Saturday, August 2, 2008

The ABP group's take on the current situation in Singur

http://www.telegraphindia.com/1080802/jsp/opinion/story_9632925.jsp

BENGAL: THE DARK AGES

The head of Tata Motors, Ravi Kant, has posed an extremely critical question to the people of West Bengal. Irked by the continuing violence at the Tata Motors plant in Singur, and his patience obviously at the end of its tether, he said that the people of the state will have to decide whether they want industrialization or not. Behind this question lurks an even bigger poser. The people of West Bengal will have to decide if they want to inhabit a modern age with modern values and institutions, or go back to the dark ages with its obscurantist values and medieval institutions. There is a pronounced streak among large sections of the people of West Bengal — even educated and intelligent ones — of opposition to the industrialization of the state. They refuse to allow land to be transferred from agriculture to industry, and to stop this process they are not averse to the use of the most appalling kind of violence. What is significant is that those members of the intelligentsia who walked on the streets to protest against the violence in Nandigram have not issued even a letter of protest against the unprovoked assault on an engineer working on the Tata Motors plant in Singur. Presumably, the belief is that violence to stop industrialization is justified. The Luddites of early 18th century England seem to have returned to haunt 21st century West Bengal.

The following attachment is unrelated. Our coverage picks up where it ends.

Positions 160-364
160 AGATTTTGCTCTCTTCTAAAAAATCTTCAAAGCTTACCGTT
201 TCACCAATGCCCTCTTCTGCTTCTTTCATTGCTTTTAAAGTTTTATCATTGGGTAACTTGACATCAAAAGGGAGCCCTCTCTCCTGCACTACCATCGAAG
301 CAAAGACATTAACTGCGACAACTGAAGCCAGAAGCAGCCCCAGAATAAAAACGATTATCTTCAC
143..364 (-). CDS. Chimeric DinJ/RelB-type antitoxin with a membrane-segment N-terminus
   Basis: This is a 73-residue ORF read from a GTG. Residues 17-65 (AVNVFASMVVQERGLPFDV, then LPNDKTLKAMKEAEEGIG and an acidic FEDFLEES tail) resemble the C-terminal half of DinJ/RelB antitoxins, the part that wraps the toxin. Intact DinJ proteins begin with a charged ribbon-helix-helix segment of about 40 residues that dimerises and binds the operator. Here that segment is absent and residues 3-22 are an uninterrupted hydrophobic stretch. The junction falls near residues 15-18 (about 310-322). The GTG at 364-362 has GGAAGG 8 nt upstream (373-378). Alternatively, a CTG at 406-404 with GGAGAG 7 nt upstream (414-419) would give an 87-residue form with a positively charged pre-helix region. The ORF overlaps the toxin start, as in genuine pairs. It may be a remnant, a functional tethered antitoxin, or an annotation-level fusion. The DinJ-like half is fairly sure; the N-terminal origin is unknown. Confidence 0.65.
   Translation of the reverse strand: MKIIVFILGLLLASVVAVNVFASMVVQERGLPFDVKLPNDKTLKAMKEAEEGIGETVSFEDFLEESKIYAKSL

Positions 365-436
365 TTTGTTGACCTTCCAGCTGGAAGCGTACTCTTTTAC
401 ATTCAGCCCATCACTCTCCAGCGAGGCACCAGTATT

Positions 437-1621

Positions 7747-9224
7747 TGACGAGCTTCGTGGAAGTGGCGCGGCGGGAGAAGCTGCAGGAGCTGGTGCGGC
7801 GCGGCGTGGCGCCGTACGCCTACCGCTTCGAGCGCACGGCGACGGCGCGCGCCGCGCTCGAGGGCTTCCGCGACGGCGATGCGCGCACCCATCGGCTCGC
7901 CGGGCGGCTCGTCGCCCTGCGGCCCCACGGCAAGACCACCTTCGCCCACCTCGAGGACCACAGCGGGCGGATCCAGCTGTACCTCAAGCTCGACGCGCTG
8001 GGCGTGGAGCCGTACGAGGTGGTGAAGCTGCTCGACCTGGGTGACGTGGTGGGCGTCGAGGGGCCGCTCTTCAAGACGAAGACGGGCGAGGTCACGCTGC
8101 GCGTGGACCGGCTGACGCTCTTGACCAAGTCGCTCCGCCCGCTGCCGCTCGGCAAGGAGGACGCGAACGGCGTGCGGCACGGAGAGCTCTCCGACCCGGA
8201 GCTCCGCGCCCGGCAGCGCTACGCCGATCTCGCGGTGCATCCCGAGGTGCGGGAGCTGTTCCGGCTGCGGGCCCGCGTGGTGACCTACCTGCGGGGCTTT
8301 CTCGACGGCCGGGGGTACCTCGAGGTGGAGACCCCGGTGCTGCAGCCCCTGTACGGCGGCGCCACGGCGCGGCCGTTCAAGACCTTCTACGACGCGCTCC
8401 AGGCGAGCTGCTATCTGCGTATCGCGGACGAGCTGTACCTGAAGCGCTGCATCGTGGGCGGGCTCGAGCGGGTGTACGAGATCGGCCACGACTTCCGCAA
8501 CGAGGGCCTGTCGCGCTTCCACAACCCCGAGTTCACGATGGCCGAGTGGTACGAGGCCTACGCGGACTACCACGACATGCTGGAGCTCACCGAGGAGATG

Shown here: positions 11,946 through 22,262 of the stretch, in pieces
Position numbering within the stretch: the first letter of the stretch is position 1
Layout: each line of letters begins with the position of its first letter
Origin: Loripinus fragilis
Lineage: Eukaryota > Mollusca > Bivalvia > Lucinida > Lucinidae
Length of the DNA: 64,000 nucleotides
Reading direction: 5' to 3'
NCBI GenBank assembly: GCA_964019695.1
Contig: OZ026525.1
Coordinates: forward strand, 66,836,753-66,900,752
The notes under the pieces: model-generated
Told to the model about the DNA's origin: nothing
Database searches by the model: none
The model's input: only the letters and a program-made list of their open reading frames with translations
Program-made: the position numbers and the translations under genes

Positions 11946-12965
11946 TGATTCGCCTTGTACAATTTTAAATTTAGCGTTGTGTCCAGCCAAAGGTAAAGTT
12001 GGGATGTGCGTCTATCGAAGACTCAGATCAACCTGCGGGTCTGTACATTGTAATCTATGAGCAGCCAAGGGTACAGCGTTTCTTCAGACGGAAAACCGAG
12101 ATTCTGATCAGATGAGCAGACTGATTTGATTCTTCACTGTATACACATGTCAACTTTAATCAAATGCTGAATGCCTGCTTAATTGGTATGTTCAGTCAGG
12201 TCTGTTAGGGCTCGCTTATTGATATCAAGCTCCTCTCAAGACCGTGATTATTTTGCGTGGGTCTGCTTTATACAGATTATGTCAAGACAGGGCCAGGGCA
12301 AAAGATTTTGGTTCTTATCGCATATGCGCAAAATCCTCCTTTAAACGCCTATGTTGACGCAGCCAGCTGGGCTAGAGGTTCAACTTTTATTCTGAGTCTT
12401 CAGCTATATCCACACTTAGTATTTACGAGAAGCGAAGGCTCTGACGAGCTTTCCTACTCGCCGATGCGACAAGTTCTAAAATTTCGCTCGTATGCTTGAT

There is very little realization that if industrialization does not happen in West Bengal, the immediate result will be economic stagnation. The impact of this stagnation will inevitably be felt on society and its institutions. What economic backwardness can bring about was highlighted by the news item that in a village in Murshidabad, a kangaroo court ordered that a man be beheaded because he had married a girl from another community. This incident happened not in the middle ages, but in the 21st century; it happened in a state that boasts of its enlightenment and of something called the Bengal Renaissance. The beheading of a man and the existence of such things as the kangaroo courts reveal how shallow modern values are in West Bengal, and how perilously close the state is to reverting back to pre-modern times and mores.

The reason for this plight is not difficult to pinpoint: the absence of education. Education has not progressed because of lack of financial resources, which have been in short supply because of the economic stagnation of the state. Yet, the people of West Bengal refuse to acknowledge the reality that surrounds them. They continue with an antiquated and irresponsible radicalism. The choice before the people of West Bengal is stark. And this choice has nothing to do with which party they want in power. It has to do with the future of the state. Opposition to industrialization opens the door to the dark ages. Industrialization opens a window to the modern world and to economic growth. The people of West Bengal can decide to live or to commit collective hara-kiri.


See also:

http://development-dialogues.blogspot.com/2007/02/telegraph.html

http://development-dialogues.blogspot.com/2008/05/nandi-frets-singur-eats-fruits.html